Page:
I hope I didn’t come across as if making a an antagonistic charge… just that I’m a bit passionate about why would never use the word “friend” in dealing with evil in general, or death in particular. I’ve been to and conducted too many funerals, and I imagine how it would come across if I told a grieving family member that they ought to view death as a “friend.”

On the other hand, if he meant it in the loosest, most metaphorical sense, simply to mean that God can use even something so inherently tragic and painful for good, then I wouldn’t have much disagreement and I find that quite biblical in fact… but then he has only really made a claim that no Christian to my knowledge of any stripe (Ken Ham included) would disagree with.

(Somehow I messed up and replaced my original thoughts with this response. If anyone has my original, feel free to repost it.)

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I suspect that’s how @Dave_Miller meant it, but I’ll let him reply to your (extensive) charges.

What I liked was his perspective on the “holistic death” that Israel would experience if they lived in disobedience to the covenant. Their shalom/peace was entirely disrupted in every area of life. Interesting to conceive of a lack of wholeness/peace as a form of death. That was a new thought to me.

Paging @Marshall

Thanks for everyone’s engagement! I am new to this forum and so am not very familiar with how it works. For example, what’s the best way to generate the quote tags? Is this partly or mostly manual?

To start, I wonder if it would help to clarify that my thesis in the article is not that all death (and suffering?) should be viewed as a friend, and perhaps rather than as an enemy. Instead, the thesis is that there is substantial, and perhaps underappreciated, biblical evidence that human mortality is not the result of sin and is instead part of the original good creation (goodness language as in Genesis 1).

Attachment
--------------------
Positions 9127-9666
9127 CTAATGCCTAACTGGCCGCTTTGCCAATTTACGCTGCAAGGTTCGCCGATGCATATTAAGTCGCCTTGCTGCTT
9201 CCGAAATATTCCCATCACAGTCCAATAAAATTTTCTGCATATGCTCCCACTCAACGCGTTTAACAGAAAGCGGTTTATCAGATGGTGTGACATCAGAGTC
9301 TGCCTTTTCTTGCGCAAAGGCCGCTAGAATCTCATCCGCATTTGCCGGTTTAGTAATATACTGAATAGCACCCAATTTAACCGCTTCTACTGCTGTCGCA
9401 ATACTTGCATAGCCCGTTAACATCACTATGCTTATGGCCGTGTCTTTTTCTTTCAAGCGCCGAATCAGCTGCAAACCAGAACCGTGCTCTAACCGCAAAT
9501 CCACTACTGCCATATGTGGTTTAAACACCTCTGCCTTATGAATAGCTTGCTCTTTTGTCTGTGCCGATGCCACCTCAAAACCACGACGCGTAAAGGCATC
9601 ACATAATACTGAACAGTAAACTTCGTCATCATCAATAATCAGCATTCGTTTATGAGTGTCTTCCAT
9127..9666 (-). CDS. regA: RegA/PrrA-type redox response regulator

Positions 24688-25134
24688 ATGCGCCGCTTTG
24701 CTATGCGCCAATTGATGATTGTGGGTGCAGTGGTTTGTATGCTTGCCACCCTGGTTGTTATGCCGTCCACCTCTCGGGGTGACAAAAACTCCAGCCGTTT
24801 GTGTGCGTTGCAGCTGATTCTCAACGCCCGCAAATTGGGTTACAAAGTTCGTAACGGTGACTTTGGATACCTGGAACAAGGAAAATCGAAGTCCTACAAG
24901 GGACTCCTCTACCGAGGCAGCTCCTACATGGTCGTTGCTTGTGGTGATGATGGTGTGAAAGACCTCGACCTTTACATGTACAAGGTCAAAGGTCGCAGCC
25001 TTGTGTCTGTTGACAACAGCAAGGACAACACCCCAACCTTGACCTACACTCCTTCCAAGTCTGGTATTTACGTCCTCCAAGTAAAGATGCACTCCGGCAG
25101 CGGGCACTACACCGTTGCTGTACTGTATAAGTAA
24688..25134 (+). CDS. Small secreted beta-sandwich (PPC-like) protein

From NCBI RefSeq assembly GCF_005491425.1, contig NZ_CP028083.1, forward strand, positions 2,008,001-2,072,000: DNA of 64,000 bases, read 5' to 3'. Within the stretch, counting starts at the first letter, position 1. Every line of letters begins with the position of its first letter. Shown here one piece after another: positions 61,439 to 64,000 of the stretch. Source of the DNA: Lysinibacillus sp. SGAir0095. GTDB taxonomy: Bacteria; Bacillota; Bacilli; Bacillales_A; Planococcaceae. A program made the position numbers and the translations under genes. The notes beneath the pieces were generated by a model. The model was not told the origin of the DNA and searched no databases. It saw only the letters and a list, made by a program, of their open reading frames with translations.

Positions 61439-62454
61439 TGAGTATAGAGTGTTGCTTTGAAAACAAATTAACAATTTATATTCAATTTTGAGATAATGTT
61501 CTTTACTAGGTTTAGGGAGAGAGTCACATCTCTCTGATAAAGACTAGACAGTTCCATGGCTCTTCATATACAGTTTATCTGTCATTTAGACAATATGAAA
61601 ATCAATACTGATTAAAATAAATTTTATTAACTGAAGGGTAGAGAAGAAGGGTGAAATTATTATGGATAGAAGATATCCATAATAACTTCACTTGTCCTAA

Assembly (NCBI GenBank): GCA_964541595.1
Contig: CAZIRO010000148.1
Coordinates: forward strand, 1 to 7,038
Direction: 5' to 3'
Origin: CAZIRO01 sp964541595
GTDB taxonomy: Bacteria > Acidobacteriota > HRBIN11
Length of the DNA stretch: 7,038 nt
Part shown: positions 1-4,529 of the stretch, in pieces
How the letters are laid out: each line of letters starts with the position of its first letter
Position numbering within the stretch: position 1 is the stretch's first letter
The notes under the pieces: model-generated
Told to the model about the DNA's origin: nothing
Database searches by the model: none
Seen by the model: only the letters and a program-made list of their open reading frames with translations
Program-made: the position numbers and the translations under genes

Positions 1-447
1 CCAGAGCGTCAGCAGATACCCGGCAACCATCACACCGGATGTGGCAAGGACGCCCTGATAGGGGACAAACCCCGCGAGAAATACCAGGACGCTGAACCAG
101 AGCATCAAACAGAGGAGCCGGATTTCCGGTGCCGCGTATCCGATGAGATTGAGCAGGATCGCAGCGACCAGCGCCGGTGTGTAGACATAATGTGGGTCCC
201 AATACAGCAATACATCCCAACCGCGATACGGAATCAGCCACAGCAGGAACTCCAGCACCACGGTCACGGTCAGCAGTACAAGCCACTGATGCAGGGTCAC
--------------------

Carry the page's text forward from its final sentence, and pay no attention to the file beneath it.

The friend and enemy language is only used in the 1 Corinthians 15 section and it is used to try and briefly illustrate the complexity in that passage concerning death. As two quick examples, that Paul refers to other enemies that were part of God’s good creation (note also the allusions to Psalm 8 and 110 and the subjection in these passages of additional parts of the good creation, including nations who became enemies) and that the death which is in some sense an enemy also brings us an imperishable human body which we did not have in the beginning. The point was to try and understand what’s going on more fully in this passage, not to deny present enemy status to any humans, rulers, nations, death, and thereby to better assess whether this enemy language necessarily points away from death being present in the beginning.

Along these lines, perhaps I should also note that this article is a shortening of a longer paper which was itself a bit short due to word restrictions at the time and was headed for an even longer version. I’m touching on a lot of texts, as you’ve noticed, including many that I’ve done more detailed exegesis on elsewhere. BioLogos was hoping to make this article readable and short enough for anyone to engage. I apologize if the shortening attempt made things substantially unclear in any specific instances. The existing longer version, with some perhaps helpful secondary literature references (e.g. Moberly on the Deuteronomic death Jay mentioned), can be found at https://www.academia.edu/38616076/Original_Mortality_-_A_Fresh_Look_at_Sin_and_Death_in_the_Bible